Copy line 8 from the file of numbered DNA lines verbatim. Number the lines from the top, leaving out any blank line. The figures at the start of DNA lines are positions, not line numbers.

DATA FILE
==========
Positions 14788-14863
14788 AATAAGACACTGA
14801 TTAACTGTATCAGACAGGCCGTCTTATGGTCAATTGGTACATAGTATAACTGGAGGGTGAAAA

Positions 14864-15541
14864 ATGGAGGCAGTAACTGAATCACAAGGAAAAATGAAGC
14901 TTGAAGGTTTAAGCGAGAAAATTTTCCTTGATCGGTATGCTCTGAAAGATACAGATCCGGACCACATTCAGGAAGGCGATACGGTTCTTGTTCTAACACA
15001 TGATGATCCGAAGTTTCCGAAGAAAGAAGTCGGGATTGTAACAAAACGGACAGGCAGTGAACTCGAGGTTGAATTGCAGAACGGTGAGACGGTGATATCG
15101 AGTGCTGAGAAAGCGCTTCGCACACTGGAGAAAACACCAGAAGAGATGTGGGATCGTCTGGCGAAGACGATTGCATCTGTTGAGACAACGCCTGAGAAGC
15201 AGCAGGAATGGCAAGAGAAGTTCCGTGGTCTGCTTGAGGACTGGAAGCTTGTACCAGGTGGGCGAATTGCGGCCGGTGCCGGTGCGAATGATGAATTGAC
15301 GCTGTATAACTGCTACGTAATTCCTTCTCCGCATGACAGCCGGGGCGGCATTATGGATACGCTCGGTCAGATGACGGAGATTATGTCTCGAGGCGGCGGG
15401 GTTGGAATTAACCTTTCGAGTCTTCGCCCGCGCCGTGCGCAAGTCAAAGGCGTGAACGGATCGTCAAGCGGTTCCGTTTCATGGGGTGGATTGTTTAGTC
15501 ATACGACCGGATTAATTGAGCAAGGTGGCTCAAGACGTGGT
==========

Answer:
15101 AGTGCTGAGAAAGCGCTTCGCACACTGGAGAAAACACCAGAAGAGATGTGGGATCGTCTGGCGAAGACGATTGCATCTGTTGAGACAACGCCTGAGAAGC